My experience with Job for a Cowboy has been somewhat limited. Yes, they are one of those hot up and coming acts that all the kids seem to love. At least, I seem to see a good number of their shirts on those that wander aimlessly around the local mall. I do know they gained notoriety as a MySpace act that got really hot without really being recognized as being good. They then had the headlining slot on the Radio Rebellion tour a few years back, over such acts as Behemoth and Gojira.
Seems like too much too fast for the young band. This is especially true as their debut (Genesis) was not particularly special. Granted, I never gave it much of a chance, but after seeing them live, I cannot say I was that impressed. So now I am sure you are wondering why I bothered with Ruination.
Honestly, I do not know. Still, it can be telling to check up on a young band and see if they have made any progress, and it appears that Job for a Cowboy has. Some of that has been in line-up changes and some in their songwriting and performance, which has definitely improved. This is not to say this is a great album by any stretch, but it does show that the band is still developing and is working on the refinement of their craft. Perhaps it will continue and they will develop into something special. You never really know what can happen until it happens. No one wants to get written off to soon. You know?
For the majority of Ruination's forty minutes, the band knows one speed. That speed is full speed ahead. No slowing down, no surrender, never say die, and all that. It is brutal riff after brutal riff, blast beat after blast beat, and bloody throated growl after lung shredding scream. Job for a Cowboy does not know the meaning of restraint.
What they do know is that deathcore is not the style they want to remain identified with. This sophomore release sees them moving away from that and into something more along the lines of technical death metal. Mind you, this is no Necrophagist, but their technical skills are trying to peek their eyes out from behind the amplifier stacks. I guess, if anyone would be comparable, you could put the in a similar vein to The Black Dahlia Murder.
The album begins with a quick drum roll before blasting full steam ahead into "Unfurling a Darkened Gospel." The cut makes you feel as if you are pitched forward down an incline and cannot stop. It just keeps surging forward, never letting you get a good footing. This surge forward continues right into the second song, "Summon the Hounds." It is a strong start if you want to get your audience up on their toes while not wasting your best musical moments. Get the adrenaline flowing from a dead stop and they will not know what hit them.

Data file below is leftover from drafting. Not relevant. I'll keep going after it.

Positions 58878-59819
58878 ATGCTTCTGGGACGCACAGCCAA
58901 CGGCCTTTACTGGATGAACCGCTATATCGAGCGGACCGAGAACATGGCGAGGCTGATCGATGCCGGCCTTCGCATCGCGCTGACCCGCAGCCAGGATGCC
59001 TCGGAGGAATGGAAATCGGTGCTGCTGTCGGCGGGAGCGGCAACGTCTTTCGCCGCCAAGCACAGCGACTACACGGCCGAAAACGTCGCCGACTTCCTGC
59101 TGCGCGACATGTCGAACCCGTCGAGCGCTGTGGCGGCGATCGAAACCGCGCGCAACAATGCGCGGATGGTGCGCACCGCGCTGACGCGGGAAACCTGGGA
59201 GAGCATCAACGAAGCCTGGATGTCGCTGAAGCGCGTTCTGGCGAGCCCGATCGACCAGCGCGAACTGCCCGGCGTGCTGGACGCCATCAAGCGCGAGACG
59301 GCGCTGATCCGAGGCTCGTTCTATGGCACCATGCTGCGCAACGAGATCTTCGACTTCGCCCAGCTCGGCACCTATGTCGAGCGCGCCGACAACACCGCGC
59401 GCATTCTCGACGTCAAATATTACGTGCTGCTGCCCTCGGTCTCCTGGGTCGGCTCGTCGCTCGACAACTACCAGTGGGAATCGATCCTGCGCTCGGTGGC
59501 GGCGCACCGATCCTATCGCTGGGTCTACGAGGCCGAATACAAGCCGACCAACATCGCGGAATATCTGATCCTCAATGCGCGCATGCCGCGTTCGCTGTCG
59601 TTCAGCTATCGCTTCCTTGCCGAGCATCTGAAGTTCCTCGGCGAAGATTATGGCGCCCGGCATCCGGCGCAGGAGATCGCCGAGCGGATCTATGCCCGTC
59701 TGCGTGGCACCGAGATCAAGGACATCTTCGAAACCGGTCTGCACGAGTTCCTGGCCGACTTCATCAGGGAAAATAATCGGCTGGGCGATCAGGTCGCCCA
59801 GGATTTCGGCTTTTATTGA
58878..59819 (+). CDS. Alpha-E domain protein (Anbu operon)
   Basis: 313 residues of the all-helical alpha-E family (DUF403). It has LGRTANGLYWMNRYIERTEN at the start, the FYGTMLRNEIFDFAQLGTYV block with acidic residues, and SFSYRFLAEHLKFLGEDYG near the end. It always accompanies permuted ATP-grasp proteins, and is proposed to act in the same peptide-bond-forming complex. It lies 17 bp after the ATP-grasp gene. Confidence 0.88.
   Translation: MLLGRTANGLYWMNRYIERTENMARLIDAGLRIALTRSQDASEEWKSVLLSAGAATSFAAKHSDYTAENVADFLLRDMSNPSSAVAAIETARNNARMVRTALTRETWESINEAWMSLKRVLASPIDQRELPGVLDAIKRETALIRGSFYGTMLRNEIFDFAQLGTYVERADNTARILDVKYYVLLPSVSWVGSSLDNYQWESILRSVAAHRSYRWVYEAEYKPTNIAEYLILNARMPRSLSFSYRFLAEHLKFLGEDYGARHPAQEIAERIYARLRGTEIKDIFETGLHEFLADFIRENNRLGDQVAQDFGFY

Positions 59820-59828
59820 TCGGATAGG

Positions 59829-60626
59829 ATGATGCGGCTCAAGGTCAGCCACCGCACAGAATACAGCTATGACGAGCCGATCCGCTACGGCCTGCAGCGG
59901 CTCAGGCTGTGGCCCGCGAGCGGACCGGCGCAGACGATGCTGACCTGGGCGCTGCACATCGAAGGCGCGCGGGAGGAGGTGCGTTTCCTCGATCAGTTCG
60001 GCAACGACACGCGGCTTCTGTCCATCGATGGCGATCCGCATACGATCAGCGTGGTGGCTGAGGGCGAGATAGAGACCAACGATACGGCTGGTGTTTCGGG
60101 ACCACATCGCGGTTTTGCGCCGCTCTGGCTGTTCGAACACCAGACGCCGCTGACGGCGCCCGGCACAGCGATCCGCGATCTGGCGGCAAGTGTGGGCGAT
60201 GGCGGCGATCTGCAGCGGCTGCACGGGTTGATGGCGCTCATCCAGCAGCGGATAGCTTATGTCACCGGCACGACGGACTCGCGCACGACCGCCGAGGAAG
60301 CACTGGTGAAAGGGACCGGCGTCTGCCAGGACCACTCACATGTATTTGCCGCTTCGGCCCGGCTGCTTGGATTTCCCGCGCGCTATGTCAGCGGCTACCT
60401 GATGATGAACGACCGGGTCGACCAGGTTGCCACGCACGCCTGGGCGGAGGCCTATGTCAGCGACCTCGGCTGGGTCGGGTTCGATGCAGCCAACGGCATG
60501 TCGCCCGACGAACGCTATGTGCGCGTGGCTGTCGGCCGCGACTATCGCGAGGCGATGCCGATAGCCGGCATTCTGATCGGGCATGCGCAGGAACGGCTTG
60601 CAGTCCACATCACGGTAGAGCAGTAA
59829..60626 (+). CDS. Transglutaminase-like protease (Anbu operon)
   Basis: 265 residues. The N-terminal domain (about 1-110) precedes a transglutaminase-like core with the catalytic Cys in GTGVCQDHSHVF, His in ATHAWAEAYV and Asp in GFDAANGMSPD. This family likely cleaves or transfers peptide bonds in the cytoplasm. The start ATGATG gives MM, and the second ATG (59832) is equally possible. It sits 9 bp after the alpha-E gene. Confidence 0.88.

"Constitutional Masturbation" begins to really show the seeds of change. Yes, the speed and brutality is still there but there is something about it that feels a little different than what has come before.The forward motion occasionally breaks down a little bit and allows for a couple of chunky riff runs and vocal gallops.
Then the change happens and we are treated to the best two tracks on the album "Regurgitated Disinformation" and "March to Global Enslavement." There is something about how they slow things down just a little bit; the songs to shine through the kick to the gut brutality. There are some great riffs and vocal work throughout, along with some very cool drums. These tracks demonstrate the growing skills they have, even including a brief melodic-death solo at the end of "March to Global Enslavement."
It is then back to your regularly scheduled brutality with a few more shining moments through the latter half of the album leading to the one slower track, the title song "Ruination" as it brings the album to a close. I am actually intrigued by what the better songs could mean for their future, it definitely is looking up.
As for individual performances, Jonny Davy leads the charge with his gut-wrenching vocals. At times they sound to be a little far to the processed side, but he still must have a throat of iron to carry on the way he does. Behind him is the guitar duo of Bobby Thompson and newcomer Al Glassman (Despised Icon), they deliver some solid riffs that often compete with the vocals for attention, but that is all right. Drums are another high point with some strong double bass work from new member Jon Rice. As for the bass? Well, let's just say I a pretty sure it is in there somewhere.
Bottomline. Sure, check this out. If you didn't care for Genesis, perhaps you should give them a revisit. They are not likely to blow your socks off, but you should see the growth the band has made and that this is definitely a solid album that has plenty of brutal music to offer as well a hope for the future.Powered by Sidelines